The cash cow has grown so fat that it can barely inch forward.
That, more or less, is the state of Google’s search ad business. Its growth has almost flatlined, as marketers shift spending to mobile and other digital ad vehicles, per the quarterly Adobe Digital Index out today.
Google reports its second quarter earnings on Thursday.
Adobe backs out the numbers for its survey (since Google doesn’t give them) from around 900 billion search and social ad impressions. By its count, growth in Google’s search revenue drops in the red in the first quarter, after a holiday surge, then returns in Q2. Adobe estimated the business ticked up 4.5 percent quarterly last year; for this quarter, Adobe expects it to expand by only 1 percent to 2 percent.
The punier search engines, Bing and Yahoo, are projected to grow at higher rates this quarter. Google’s loss is likely coming from its long tail of small advertisers, who are angling for better returns, said Adobe’s Tamara Gaffney, the report’s principal analyst. “For a lot of marketers, the next best place to spend their dollars is to go outside of Google,” she said.
Of course, even if search ads at Bing and Yahoo are growing faster, the pie remains Google’s. It will claim 55 percent of the $82 billion spent on search this year, according to eMarketer. China’s Baidu comes in second at 9 percent.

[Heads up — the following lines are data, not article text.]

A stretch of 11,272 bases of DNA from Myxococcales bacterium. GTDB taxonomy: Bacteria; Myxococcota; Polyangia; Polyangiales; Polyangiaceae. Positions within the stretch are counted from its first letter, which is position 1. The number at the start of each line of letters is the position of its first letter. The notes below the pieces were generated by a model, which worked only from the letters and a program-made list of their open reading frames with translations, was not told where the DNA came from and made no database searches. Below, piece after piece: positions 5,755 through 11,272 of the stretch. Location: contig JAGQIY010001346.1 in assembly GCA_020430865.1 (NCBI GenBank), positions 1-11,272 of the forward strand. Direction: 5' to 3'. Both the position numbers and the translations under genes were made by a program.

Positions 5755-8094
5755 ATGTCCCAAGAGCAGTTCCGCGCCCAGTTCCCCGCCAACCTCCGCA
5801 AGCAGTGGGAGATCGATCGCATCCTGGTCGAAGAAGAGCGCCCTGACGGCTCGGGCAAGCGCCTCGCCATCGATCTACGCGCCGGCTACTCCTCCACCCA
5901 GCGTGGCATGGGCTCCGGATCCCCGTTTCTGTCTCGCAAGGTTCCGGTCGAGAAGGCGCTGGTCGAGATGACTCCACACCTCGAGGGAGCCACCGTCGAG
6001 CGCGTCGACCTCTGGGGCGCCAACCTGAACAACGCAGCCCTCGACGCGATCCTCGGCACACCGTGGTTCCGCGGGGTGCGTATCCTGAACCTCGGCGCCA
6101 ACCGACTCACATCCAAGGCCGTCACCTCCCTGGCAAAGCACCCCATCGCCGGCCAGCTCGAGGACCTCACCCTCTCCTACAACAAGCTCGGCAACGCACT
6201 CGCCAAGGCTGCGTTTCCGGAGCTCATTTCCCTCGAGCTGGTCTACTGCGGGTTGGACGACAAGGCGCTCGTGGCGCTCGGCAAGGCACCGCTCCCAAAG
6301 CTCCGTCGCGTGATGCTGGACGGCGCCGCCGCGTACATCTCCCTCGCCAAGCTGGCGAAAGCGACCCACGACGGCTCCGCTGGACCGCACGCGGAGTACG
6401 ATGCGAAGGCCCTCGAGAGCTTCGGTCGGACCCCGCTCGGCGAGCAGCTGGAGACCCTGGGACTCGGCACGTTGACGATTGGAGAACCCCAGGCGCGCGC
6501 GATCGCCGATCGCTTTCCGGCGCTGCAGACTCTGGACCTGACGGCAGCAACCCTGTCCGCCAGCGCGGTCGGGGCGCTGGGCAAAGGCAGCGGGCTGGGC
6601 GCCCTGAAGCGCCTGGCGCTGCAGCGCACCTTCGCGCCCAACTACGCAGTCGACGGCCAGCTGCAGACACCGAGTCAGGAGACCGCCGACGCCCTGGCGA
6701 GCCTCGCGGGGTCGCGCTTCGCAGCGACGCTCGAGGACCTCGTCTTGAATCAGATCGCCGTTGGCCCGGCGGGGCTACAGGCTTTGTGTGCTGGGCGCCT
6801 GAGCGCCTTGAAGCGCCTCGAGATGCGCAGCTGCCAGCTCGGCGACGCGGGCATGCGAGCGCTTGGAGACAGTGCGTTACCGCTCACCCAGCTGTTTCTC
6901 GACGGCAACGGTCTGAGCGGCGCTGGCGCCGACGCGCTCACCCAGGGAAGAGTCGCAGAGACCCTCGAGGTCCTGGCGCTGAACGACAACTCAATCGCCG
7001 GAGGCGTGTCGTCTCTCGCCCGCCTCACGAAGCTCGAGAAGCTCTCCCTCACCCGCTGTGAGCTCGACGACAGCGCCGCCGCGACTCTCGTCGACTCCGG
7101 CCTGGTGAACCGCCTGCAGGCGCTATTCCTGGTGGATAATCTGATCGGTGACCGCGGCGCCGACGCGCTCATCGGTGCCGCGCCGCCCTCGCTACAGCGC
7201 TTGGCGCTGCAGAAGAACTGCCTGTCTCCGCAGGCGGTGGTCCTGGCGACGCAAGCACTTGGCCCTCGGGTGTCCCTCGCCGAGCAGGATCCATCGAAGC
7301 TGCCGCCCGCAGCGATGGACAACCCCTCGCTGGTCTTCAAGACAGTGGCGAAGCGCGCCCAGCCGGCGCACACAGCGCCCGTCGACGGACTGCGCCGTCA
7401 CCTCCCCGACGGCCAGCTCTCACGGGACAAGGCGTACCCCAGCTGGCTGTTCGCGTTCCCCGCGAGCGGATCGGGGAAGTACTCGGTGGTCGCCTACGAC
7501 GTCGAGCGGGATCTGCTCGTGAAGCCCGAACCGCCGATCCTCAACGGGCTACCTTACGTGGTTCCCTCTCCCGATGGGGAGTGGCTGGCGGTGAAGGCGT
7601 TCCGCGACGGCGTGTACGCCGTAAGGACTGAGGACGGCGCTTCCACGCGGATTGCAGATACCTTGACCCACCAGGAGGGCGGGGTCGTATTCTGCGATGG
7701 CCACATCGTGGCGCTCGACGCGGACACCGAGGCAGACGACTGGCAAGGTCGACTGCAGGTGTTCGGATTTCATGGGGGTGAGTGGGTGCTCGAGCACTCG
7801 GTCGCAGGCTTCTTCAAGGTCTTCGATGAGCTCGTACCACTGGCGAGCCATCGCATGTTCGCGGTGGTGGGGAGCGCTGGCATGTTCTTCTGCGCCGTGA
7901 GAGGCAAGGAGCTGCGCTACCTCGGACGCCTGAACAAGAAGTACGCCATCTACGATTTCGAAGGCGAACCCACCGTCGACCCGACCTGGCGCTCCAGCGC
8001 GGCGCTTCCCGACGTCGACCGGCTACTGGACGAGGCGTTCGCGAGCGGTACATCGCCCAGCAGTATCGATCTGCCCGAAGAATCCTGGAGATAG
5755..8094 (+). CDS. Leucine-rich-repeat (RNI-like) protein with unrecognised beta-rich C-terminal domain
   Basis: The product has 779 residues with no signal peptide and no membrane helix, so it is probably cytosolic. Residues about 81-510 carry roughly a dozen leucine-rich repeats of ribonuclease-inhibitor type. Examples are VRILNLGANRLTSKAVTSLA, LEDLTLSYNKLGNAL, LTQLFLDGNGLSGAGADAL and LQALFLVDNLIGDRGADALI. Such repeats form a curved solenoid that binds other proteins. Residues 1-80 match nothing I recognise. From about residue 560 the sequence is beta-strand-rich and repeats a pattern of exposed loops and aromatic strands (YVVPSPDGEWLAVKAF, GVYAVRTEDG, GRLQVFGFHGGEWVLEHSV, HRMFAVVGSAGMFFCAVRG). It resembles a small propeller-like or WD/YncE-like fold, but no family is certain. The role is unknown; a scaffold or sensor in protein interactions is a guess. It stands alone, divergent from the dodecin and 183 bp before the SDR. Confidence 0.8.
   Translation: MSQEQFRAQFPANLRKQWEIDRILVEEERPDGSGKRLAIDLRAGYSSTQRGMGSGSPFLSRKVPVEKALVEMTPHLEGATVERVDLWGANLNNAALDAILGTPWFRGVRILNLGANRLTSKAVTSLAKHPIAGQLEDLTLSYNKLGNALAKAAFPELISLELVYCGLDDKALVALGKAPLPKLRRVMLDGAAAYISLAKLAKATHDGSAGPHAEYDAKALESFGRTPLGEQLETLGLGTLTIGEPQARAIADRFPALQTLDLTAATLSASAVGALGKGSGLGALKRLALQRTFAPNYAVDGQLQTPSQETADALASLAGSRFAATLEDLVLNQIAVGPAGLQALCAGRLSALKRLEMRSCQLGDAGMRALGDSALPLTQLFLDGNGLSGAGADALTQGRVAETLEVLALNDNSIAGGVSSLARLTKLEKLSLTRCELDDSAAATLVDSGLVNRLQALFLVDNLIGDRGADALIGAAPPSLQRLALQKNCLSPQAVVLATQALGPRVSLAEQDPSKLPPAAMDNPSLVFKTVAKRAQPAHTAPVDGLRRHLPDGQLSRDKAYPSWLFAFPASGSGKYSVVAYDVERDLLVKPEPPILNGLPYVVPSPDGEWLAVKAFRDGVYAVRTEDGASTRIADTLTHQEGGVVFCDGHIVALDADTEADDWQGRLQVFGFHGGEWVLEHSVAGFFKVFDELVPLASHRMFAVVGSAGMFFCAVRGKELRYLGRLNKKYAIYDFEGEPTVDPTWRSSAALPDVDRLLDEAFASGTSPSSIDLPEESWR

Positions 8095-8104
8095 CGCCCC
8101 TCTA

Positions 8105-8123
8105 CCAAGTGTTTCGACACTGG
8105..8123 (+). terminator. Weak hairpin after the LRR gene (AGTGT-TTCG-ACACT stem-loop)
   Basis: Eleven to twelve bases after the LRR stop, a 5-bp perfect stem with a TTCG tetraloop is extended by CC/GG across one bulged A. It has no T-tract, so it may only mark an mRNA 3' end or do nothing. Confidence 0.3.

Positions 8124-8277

Adobe’s report also unpacked some of the outcomes of Google’s “Mobilegeddon” — its move in April forcing websites to optimize for mobile devices.
Here, it appears that Google is doing what it set out to do. Traffic to websites with little mobile usage fell during the quarter and Google was able to soak more mobile money. The cost-per-click rate for mobile search ads rose 16 percent, while the click-through rate fell 9 percent; basically, ad buyers paid more for less. That may tick off advertisers, but it bodes well for Google, which has promised investors it has a solution for its nagging mobile dilemma.
Finally, the report throws some more fuel on the Facebook vs. Google ad match. In the quarter, Facebook display ads grew at nearly fourfold the rate of its foe.
Facebook comes out better in approval ratings, too. Adobe polled digital ad spenders on whether they think their ad money achieves “genuine interest” with viewers, a thing these spenders would like. Only 17 percent of those polled said they agreed with ads on YouTube; 51 percent answered affirmatively for ads on Facebook.
This article originally appeared on Recode.net.